Archaeologists enlist UNESCO’s help to protect prehistoric sites threatened by karst quarrying. (Nat Geo News)
Teachers, scroll down for a quick list of key resources in our Teachers’ Toolkit.
- The Nat Geo News article outlines threats faced by Borneo’s karst landscape. What is karst? Read through our super-short encyclopedic entry to find out.
- Karst is an area of land made up of limestone. Limestone, also known as chalk or calcium carbonate, is a soft rock that dissolves in water. As rainwater seeps into the limestone, it slowly erodes. As a result, karst landscapes are dotted with sinkholes, caves, and other anomalies.
- What are the leading threats to Borneo’s karst landscape?
- agriculture. Farmers and agribusinesses clear land (often through fire) to establish lucrative oil palm plantations.
- logging. Legal and illegal timber operations harvest fast-growing tropical trees such as beechwood and acacia, which are used in the plywood industry. Clearing land for oil palm plantations also contributes to deforestation in Borneo.
- forest fires. Many fires are intentionally set to clear land for agriculture.
- mining. Operators of legal and illegal quarries extract limestone, primarily for use in cement.
- Why do limestone quarries put karst landscapes particularly at risk?
- Karst landscapes are dotted with caves, underground streams, and sinkholes. Mining in one area could collapse connected regions. “The karst is like a labyrinth—so much could be lost to quarrying,” says Pak Made Kusumajaya, the head of Indonesia’s National Conservation and Museum Agency.
- Why do many scientists think parts of Borneo’s Sangkulirang Peninsula should be a UNESCO World Heritage Site? What features make the region of “outstanding universal value”?
- indigenous culture. It’s home to the Lebbo’, described by Nat Geo News as “the only ethnic group to inhabit this inner part of eastern Borneo.”
- biodiversity. The karst rain forest landscape has been called one of Earth’s “imperiled arks of biodiversity.” It includes:
- blind freshwater fish
- swiftlets and other tropical birds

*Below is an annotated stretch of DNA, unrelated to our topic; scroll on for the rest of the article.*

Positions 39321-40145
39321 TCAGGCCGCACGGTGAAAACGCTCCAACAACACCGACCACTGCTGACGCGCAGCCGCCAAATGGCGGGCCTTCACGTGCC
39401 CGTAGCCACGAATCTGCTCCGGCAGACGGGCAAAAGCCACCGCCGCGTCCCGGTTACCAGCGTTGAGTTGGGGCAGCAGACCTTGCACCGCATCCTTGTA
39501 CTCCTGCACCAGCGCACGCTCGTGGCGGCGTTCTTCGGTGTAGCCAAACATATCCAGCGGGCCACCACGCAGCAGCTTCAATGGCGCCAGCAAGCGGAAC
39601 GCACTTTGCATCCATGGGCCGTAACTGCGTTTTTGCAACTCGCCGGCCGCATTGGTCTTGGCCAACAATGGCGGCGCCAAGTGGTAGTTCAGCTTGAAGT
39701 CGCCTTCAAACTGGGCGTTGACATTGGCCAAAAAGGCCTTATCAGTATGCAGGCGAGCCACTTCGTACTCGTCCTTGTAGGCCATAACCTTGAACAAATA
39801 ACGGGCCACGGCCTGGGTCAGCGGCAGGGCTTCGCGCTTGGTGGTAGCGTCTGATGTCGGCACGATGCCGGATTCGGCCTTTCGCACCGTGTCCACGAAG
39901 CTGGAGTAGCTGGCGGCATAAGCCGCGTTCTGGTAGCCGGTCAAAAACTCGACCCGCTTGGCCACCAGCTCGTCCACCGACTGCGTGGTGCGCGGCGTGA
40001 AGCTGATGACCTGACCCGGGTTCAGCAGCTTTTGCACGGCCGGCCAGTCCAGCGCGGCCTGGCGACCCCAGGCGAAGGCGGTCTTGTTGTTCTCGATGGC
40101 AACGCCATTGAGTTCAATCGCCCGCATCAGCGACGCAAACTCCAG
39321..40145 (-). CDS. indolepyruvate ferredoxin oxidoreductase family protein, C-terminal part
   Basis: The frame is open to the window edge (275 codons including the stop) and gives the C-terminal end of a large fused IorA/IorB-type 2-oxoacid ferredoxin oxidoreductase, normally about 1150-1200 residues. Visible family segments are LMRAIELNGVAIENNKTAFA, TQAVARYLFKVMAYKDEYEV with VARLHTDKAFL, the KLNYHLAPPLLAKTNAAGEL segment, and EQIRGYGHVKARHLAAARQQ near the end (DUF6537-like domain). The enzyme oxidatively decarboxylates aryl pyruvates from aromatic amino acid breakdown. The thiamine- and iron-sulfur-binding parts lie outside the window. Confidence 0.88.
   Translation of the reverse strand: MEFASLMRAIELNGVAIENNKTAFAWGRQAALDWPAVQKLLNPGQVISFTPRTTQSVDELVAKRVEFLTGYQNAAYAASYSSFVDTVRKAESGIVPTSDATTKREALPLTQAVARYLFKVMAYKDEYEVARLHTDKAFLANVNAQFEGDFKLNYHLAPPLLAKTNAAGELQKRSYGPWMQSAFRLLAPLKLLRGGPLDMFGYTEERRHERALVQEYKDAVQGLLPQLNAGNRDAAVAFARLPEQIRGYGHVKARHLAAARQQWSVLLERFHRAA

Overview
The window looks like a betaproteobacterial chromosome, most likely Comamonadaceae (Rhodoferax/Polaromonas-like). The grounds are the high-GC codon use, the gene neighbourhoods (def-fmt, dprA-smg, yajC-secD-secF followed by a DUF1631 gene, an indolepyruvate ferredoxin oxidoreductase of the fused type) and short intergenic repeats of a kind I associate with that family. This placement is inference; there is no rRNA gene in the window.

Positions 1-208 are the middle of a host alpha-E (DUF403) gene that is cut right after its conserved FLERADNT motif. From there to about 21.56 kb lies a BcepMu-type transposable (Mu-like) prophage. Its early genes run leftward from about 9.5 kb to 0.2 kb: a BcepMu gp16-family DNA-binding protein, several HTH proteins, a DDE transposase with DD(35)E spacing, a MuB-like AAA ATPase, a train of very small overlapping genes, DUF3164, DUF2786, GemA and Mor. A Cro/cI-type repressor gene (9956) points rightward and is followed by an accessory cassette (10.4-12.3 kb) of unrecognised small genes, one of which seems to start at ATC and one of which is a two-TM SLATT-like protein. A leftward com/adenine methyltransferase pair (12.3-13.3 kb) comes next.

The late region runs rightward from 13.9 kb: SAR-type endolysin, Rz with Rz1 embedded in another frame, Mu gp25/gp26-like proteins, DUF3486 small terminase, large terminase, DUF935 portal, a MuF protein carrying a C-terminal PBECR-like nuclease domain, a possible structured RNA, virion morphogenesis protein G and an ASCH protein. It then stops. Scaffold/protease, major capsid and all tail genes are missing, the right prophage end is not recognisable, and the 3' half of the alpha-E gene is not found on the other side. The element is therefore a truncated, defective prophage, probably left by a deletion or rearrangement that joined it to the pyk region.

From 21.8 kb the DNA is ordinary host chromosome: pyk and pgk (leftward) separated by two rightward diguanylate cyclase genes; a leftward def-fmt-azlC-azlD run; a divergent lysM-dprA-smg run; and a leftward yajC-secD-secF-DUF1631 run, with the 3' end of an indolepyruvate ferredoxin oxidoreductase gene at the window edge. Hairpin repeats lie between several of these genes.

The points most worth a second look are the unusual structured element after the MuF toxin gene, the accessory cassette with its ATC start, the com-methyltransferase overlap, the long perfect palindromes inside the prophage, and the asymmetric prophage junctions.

- a greater diversity of bat species than anywhere else in Southeast Asia
- some of the largest cockroaches in the world
- animals, plants, and fungi still being identified and documented, such as a new species of snail and a new species of gecko
- our human story. According to UNESCO, “The Rock Art of Sangkulirang-Mangkalihat Peninsula, with its thousands of paintings, is an exceptional testimony of the aspects of prehistoric life, the savanna environment and the activities of hunter-gatherer societies in the Kalimantan in prehistoric times.”
- Archaeologists “have found bones and charcoal that date back 35,000 years, the earliest such evidence of human occupation yet found in Kalimantan . . . Along with the old bones they’ve unearthed, [archaeologists have] found hundreds of prehistoric rock paintings that show, in orange to brown hematite pigments, the figures of animals such as tapirs (now extinct on Borneo), banteng (wild cattle), and some creatures unknown to us today.”
- “The caves should be awarded world heritage site status so that the traces of human activities they contain can continue to testify to the history of the region’s human migration. It is this history of migration that has shaped our culture, beliefs, and traditions.”
- water. Five major rivers in East Kalimantan intersect in the region. “The water catchment and storage in this karst is essential to human survival,” says archaeologist Bambang Sugiyanto. “200,000 people who live on the Sangkulirang Peninsula rely on this water.”
Nat Geo: A Race to Save Ancient Human Secrets in Borneo
Nat Geo: What is karst?
Nat Geo: What is World Heritage?
UNESCO: Sangkulirang – Mangkalihat Karst: Prehistoric rock art area